The CEO of Levi Strauss, Chip Bergh, recently gave an interview to CNBC. In and of itself, that’s not really a very big deal. After all, CNBC is the network’s business offshoot and Bergh is the CEO of a well-known apparel company. It stands to reason that he’d get interviewed.
Of course, one of the topics was his company’s–read as his–decision to start funneling money toward gun control groups.
Among the investor community, ahead of the initial public offering that Bergh oversaw earlier this year, the biggest fear was on the flip side — that values would get in the way of profits. Bergh made it clear to investors that the company would not be reticent to take a stand on important social issues, such as Deferred Action for Childhood Arrivals (DACA).
Bergh said gun control was a trickier issue for the company because it did not have a history of taking a stance. “We have an established framework with the board on issues we will take a stand on … but gun control was new one and it was the Parkland shooting that got to the tipping point and felt we needed to take a stand.”
Bergh then held up his experience as an Army officer and argued that he knows what these weapons do to people, as if that should somehow shield him from criticism rather than paint him as an oathbreaker.
Look, I get what he’s saying, though. I really do.
I get that there’s pressure out there for companies to make stands on so-called social issues. I understand that there’s this idea among younger consumers that companies have to make political stands as well as offer quality products and a price the market can bear.
That doesn’t absolve him of his sins, though.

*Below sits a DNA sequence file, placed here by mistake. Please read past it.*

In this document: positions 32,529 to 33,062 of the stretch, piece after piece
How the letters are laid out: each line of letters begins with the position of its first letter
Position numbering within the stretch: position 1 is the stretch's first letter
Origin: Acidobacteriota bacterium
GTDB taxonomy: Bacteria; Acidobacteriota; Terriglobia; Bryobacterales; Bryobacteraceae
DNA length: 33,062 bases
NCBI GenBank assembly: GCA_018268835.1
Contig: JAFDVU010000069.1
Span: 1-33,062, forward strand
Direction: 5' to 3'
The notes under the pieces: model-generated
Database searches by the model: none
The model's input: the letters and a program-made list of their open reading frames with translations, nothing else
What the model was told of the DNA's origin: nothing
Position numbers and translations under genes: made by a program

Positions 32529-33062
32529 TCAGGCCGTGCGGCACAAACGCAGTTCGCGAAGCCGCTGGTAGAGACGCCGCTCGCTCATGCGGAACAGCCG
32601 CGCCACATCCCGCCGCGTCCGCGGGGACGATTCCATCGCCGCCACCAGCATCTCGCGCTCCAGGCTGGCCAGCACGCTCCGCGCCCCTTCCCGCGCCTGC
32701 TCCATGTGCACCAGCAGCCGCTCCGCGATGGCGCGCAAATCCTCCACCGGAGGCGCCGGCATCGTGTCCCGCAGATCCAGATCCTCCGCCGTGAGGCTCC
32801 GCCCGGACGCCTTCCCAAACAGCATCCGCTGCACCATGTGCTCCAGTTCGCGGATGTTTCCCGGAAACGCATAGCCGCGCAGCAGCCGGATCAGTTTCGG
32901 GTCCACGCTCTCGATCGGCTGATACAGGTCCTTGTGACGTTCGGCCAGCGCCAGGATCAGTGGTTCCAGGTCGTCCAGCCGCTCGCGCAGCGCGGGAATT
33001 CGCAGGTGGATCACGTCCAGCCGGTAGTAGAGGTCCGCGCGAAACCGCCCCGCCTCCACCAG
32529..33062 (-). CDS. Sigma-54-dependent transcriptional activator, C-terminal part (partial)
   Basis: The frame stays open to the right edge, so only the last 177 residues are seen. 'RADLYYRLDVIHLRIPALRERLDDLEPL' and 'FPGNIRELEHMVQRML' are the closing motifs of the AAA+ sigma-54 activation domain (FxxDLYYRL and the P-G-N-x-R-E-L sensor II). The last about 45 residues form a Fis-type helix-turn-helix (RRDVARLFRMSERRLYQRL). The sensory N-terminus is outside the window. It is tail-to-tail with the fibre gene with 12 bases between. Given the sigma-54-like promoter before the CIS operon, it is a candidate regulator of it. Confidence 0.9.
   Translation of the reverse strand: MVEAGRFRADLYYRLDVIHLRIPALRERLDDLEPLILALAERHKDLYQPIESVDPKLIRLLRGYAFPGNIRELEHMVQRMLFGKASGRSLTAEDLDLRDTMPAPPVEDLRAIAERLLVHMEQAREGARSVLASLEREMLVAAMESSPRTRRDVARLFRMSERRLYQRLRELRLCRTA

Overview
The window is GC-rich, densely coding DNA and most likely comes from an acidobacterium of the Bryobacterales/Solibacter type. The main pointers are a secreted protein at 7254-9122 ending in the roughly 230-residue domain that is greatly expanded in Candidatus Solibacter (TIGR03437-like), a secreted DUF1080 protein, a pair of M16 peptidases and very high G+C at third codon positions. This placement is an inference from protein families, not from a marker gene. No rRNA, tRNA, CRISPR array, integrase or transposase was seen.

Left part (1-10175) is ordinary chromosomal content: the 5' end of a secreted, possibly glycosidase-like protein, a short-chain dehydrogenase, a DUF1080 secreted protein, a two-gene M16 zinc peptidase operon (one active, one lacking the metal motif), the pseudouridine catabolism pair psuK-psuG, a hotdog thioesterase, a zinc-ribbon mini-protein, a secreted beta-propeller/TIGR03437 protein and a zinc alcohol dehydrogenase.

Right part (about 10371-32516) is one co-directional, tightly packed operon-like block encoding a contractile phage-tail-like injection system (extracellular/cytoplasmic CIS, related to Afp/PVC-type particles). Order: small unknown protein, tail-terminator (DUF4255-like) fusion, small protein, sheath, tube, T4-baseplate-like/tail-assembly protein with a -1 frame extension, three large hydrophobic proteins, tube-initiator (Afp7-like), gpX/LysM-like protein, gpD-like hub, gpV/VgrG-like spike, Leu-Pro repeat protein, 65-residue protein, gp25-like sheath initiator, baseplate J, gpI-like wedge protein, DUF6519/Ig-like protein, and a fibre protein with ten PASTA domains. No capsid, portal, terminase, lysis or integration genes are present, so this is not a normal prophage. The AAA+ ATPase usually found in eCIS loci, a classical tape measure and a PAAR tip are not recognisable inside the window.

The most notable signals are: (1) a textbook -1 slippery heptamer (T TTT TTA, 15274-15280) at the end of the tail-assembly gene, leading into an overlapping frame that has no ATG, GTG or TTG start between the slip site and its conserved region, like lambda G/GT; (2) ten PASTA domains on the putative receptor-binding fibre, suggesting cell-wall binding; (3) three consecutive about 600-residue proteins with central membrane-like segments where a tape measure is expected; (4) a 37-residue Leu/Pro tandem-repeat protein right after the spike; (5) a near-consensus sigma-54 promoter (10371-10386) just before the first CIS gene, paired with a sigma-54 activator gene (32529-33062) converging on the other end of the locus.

For one, plenty of other companies are making no such effort. They’re simply operating as they have been and making money doing so.
Additionally, there are a lot of social issues out there that are a lot less controversial than gun control. For example, Bergh could have used that same money to help fund programs to combat homelessness in this country. Remember when that was the issue du jour among the elite? Now they don’t give two spits about the people living on the streets.
Or what about helping to fight the opioid epidemic that’s ravaging so much of this country?
Now, I’m not saying Levi Strauss has to do any of those things. Absolutely not. In fact, I’m perfectly fine with a company opting to make no stands politically. I prefer it, actually.
But if Bergh is going to try to pretend that his opposition to the Second Amendment–and I don’t care what he claims, he made a stand against the Second Amendment–was a business decision on any level, he needs to be called on his BS. It wasn’t and nothing he can say will change that fact. This is a matter of him and his board of directors wanting to stand for gun control and to virtue signal hard in the process.
Had it simply been about making social stands, there are a lot of ways to have done that. Even if they had to be political stands, there are plenty out there.
No, they made a stand against our gun rights.
As a result, a lot of gun rights supporters–people who grew up wearing Levis and have drawers full of jeans–aren’t going to look at those products ever again.
Now, it’s possible that Levi Strauss won’t even notice we’re gone. Those younger buyers may pick up the slack and they never miss a thing from us. However, they need to realize the fickle nature of the social justice consumer. It’s only a matter of time before someone makes a donation the masses don’t like or says something taken the wrong way, then everything Bergh has done can be undone in an instant.
Yet they’ll have also burned their bridges with those who otherwise wouldn’t have cared.
So no, I don’t buy that this was a business decision on any level. This was about Bergh wanting to make sure he got invited to the right parties or other such nonsense.
When the masses turn on him, though, it’ll be hilarious. After all, he’s still a corporate CEO making more than $500,000 a year in salary. It’s only a matter of time before they do it and we just get to sit here and laugh.